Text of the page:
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  • Day: June 8, 2021

    Sidike Paheding Publishes Paper in IEEE Access

    Dr. Sidike Paheding, assistant professor of Applied Computing, is the co-author of a paper published June 3, 2021, the journal “IEEE Access.” The paper is titled, “U-net and its variants for medical image segmentation: A review of theory and applications.”

    The paper discusses U-net, an image segmentation technique developed primarily for image segmentation tasks.

    The co-authors of the paper are Nahian Siddique, Colin P. Elkin, and Vijay Devabhaktuni, all with the Department of Electrical and Computer Engineering, Purdue University Northwest, Hammond, Indiana.

    Abstract

    U-net is an image segmentation technique developed primarily for image segmentation tasks. These traits provide U-net with a high utility within the medical imaging community and have resulted in extensive adoption of U-net as the primary tool for segmentation tasks in medical imaging. The success of U-net is evident in its widespread use in nearly all major image modalities, from CT scans and MRI to Xrays and microscopy. Furthermore, while U-net is largely a segmentation tool, there have been instances of the use of U-net in other applications. Given that U-net’s potential is still increasing, this narrative literature review examines the numerous developments and breakthroughs in the U-net architecture and provides observations on recent trends. We also discuss the many innovations that have advanced in deep learning and discuss how these tools facilitate U-net. In addition, we review the different image modalities and application areas that have been enhanced by U-net.

    The paper can be accessed on the IEEE Access website.

    IEEE Access is a multidisciplinary, applications-oriented, all-electronic archival journal that continuously presents the results of original research or development across all of IEEE’s fields of interest. Supported by article processing charges, its hallmarks are a rapid peer review and publication process with open access to all readers.


    Volunteers Sought: Remote Augmented Reality Data Collection

    by Computer Science

    We are looking for volunteers to take part in a study exploring how people may interact with future augmented reality (AR) interfaces.

    During the study, you will record videos of yourself tapping on a printed keyboard. The study takes approximately one hour, and you will be paid $15 for your time. You will complete the study at your home.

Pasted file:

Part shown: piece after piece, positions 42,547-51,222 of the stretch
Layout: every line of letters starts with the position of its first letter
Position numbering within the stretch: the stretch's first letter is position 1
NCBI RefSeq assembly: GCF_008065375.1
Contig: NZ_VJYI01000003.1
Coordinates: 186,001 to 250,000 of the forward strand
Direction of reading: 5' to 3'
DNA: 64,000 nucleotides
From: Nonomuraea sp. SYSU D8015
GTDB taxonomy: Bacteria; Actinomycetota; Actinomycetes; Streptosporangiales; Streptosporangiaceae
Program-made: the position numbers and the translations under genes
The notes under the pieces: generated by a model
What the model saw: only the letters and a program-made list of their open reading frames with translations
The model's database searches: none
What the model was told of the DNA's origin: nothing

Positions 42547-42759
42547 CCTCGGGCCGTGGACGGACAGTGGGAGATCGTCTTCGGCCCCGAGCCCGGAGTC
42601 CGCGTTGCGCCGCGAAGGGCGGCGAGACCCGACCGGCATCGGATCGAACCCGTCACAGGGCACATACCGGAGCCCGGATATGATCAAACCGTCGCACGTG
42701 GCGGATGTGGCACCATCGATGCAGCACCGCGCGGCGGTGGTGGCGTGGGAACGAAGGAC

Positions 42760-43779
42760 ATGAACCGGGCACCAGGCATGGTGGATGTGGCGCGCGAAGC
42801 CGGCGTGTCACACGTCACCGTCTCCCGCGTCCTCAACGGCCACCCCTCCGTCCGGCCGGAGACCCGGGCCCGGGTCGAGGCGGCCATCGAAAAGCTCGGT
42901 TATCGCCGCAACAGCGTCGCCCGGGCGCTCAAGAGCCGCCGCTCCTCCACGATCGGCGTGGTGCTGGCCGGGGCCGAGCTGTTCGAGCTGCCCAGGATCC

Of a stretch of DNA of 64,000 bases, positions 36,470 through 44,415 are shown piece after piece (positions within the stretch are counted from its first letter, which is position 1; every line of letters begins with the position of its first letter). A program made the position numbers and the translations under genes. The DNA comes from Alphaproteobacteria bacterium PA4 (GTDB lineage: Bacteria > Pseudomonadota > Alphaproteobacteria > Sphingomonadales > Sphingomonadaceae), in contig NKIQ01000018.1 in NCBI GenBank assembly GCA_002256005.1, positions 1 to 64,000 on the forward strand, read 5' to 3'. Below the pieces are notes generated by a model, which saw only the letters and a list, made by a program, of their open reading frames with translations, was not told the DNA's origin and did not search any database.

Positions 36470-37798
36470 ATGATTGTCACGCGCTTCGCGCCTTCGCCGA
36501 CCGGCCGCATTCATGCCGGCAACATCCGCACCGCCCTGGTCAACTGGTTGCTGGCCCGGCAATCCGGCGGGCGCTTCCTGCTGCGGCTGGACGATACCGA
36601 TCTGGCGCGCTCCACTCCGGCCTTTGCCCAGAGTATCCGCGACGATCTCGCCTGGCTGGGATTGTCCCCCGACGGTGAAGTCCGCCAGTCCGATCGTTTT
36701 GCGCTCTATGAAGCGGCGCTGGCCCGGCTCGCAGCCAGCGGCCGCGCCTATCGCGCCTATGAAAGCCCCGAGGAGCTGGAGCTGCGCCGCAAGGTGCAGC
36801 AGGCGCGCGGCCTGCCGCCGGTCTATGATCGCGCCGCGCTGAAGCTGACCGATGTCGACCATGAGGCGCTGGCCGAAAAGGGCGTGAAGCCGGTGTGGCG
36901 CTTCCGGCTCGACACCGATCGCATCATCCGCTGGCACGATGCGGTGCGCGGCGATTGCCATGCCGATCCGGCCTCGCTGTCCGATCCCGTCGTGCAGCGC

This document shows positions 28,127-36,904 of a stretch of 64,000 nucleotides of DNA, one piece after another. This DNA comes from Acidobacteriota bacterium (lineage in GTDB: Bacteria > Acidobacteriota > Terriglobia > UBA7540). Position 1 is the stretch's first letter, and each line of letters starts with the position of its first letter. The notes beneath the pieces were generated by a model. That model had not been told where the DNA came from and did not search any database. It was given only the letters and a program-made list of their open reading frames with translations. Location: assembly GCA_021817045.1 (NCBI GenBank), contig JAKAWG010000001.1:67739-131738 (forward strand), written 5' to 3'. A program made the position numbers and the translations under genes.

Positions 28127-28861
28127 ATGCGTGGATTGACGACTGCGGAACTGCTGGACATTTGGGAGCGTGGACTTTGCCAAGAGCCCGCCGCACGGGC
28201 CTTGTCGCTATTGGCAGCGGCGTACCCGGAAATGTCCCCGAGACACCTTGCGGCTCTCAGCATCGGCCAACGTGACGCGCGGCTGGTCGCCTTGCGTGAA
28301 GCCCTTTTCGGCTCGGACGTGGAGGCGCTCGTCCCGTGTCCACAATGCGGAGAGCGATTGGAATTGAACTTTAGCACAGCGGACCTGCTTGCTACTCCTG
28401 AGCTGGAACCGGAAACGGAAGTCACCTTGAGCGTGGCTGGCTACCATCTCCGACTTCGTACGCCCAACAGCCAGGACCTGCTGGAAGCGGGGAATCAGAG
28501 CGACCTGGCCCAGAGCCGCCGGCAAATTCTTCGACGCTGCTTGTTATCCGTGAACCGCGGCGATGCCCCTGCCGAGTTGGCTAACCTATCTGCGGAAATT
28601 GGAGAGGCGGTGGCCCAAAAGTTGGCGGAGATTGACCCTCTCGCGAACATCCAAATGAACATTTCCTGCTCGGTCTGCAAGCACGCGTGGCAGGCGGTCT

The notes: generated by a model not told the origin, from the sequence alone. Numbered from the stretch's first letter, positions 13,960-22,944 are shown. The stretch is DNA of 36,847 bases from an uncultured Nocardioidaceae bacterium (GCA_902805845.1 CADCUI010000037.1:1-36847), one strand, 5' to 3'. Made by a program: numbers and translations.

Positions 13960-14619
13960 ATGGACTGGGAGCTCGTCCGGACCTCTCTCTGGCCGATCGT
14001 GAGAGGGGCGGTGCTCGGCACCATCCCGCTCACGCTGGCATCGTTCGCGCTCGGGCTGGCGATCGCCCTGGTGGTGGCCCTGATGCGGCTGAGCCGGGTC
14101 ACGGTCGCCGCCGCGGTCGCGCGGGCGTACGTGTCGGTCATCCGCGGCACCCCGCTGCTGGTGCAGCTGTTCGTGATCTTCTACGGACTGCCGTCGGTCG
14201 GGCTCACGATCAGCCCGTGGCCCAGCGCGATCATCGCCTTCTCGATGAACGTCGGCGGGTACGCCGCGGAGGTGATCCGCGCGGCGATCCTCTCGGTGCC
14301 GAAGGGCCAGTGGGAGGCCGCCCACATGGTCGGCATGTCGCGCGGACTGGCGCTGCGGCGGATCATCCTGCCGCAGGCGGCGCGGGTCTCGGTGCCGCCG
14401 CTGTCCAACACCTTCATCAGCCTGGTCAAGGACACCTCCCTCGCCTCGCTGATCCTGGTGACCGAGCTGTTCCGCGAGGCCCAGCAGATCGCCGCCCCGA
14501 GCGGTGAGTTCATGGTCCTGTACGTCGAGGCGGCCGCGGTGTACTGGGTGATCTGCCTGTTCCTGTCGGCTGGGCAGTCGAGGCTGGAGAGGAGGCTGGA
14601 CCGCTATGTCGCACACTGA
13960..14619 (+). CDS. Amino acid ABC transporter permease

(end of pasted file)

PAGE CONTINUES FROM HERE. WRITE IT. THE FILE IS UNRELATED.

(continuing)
To participate, you must meet the following requirements:

    • You must have access to an Android mobile phone.
    • You must have access to a printer.
    • You must be a fluent speaker of English.
    • You must be 18 years of age or older.
    • You must live in the United States.

    If you would like to take part, please contact Reza Habibi at rhabibi@mtu.edu


    New Chair of CLS Has Passion for Human Factors and UP Life

    by Chris Clonts, College of Sciences and Arts

    David Hemmer, dean of the College of Sciences and Arts, has announced that Kelly Steelman has accepted the position as chair of the Cognitive and Learning Sciences department.

    Steelman, an associate professor of psychology and an affiliated associate professor of mechanical engineering-engineering mechanics, had been working as the interim chair.

    Hemmer cited Steelman’s work developing Michigan Tech’s new bachelor’s degree in human factors as one reason he’s happy to see her in the role. “Kelly has done a great job as interim chair, including shepherding the department’s new human factors BS degree through to approval,” he said.

    Here’s what Steelman said about the new undergraduate major in human factors:

    “Our new human factors major will be great for students that are interested in designing the future and building new technologies, but also really care about people and want to understand why people do the things that we do and why we make the mistakes that we do,” she said.

    “A human factors program is a particularly good fit for Michigan Tech, as it blends foundational coursework in psychology with courses in systems engineering, human-computer interaction, usability, business, and design,” she continued. “Designing the major was a true multidisciplinary effort, with faculty from numerous departments and colleges providing input and feedback.”

    Find out more about Steelman, from her (really) long journey to Houghton to her roller derby involvement.